Forts of Vincennes, Indiana

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Fort Vincennes, Fort Sackville, Fort Patrick Henry
Vincennes, Indiana
Type Fort
Site information
Controlled by New France; Great Britain;United States
Site history
Built 1731-32,1736
In use 1732-36,1736-66,1778-79
Materials wood
Battles/wars First Battle of Vincennes;Battle of Vincennes
Garrison information
Past
commanders
Leonard Helm, Henry Hamilton, George Rodgers Clark
Garrison 90

During the 18th and 19th centuries, the French, British and American nations built and occupied a number of forts at Vincennes, Indiana. These outposts commanded a strategic position on the Wabash River.

Original Trading Post[edit]

The first trading post on the Wabash River was established by the Sieur Juchereau, Lieutenant General of Montreal. He, with 34 Canadians, founded the company post 28 October 1702 for the purpose of trading buffalo hides. The post was evidently a success; in the first three years, they collected over 13,000 buffalo hides.[1] When Juchereau died, the post was abandoned, and the settlers left what they considered hostile territory for Mobile, the capital of Louisiana. The exact location of Juchereau's trading post is not known, but because of the crossing of the Buffalo Trace across the Wabash at Vincennes, it is thought by some to have been at or near the modern city of Vincennes. Some other historians place the post 50 miles further south.[2]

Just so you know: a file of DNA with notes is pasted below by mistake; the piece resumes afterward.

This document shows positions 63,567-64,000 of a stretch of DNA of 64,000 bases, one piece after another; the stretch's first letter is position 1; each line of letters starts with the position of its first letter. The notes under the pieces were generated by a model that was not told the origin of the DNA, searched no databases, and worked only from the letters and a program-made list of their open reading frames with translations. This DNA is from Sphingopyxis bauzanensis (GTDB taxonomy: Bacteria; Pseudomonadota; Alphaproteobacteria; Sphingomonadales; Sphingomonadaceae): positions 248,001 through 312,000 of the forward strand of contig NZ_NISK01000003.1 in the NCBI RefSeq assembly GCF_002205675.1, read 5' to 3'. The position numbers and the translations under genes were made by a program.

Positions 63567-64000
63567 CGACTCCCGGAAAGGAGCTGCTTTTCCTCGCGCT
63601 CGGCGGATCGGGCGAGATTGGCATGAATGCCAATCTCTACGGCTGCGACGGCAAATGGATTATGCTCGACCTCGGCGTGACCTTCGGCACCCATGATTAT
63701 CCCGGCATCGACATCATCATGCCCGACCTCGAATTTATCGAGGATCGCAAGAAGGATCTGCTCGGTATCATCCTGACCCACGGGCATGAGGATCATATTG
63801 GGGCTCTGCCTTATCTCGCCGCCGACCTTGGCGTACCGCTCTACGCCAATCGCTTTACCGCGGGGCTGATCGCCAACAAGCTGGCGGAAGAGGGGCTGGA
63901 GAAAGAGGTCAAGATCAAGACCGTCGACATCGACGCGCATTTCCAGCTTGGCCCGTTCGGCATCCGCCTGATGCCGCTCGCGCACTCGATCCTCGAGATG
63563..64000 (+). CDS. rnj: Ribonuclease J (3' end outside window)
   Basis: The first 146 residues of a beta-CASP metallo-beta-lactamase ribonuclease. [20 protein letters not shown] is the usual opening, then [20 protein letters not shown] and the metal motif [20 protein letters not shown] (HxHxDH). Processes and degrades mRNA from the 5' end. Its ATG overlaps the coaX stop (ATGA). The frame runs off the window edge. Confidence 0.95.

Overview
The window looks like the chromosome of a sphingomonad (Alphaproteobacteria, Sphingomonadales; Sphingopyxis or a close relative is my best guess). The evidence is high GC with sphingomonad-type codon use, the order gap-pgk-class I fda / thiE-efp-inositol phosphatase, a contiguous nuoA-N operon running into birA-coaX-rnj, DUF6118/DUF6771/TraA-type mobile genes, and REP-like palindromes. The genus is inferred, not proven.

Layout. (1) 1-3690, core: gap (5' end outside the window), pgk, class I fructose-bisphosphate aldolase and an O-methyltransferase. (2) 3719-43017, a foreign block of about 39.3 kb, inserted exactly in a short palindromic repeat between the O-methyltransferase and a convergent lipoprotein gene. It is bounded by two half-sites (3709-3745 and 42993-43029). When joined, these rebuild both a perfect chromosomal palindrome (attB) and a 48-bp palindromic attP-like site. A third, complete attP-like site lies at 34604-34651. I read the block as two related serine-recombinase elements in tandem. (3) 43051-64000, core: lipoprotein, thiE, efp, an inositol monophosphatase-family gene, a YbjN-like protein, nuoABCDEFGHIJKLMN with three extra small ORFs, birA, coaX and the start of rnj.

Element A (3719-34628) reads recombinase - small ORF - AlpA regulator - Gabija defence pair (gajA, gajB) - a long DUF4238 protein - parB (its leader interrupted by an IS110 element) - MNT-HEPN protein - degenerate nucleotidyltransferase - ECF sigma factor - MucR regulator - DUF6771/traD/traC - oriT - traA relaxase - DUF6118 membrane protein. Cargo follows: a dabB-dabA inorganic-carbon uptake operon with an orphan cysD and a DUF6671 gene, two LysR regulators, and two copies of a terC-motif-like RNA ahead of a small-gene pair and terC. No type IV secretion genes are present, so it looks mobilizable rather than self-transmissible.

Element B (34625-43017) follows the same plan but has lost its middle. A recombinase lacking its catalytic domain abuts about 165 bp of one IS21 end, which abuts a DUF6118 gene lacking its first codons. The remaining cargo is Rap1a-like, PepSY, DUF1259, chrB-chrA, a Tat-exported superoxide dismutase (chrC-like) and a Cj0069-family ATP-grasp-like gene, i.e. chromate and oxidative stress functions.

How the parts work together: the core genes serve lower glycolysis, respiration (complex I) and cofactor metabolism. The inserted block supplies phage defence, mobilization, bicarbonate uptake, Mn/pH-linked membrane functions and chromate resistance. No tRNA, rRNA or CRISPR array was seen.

Fort Vincennes[edit]

François-Marie Bissot, Sieur de Vincennes, acting under the authority of the French colony of Louisiana, constructed a fort in 1731-1732. The outpost was designed to secure the lower Wabash Valley for France, mostly by strengthening ties with the Miami, Wea, and Piankashaw nations.[3] It was named Fort Vincennes in honor of Vincennes, who was captured and burned at the stake during a war with the Chickasaw nation in 1735. In 1736, Louis Groston de Saint-Ange de Bellerive assumed command of the post. He rebuilt the fort, turned the post into a major trading center, and recruited Canadian traders to lure native people to settle there. By 1750, the Piankashaw resettled their village near the post.[4]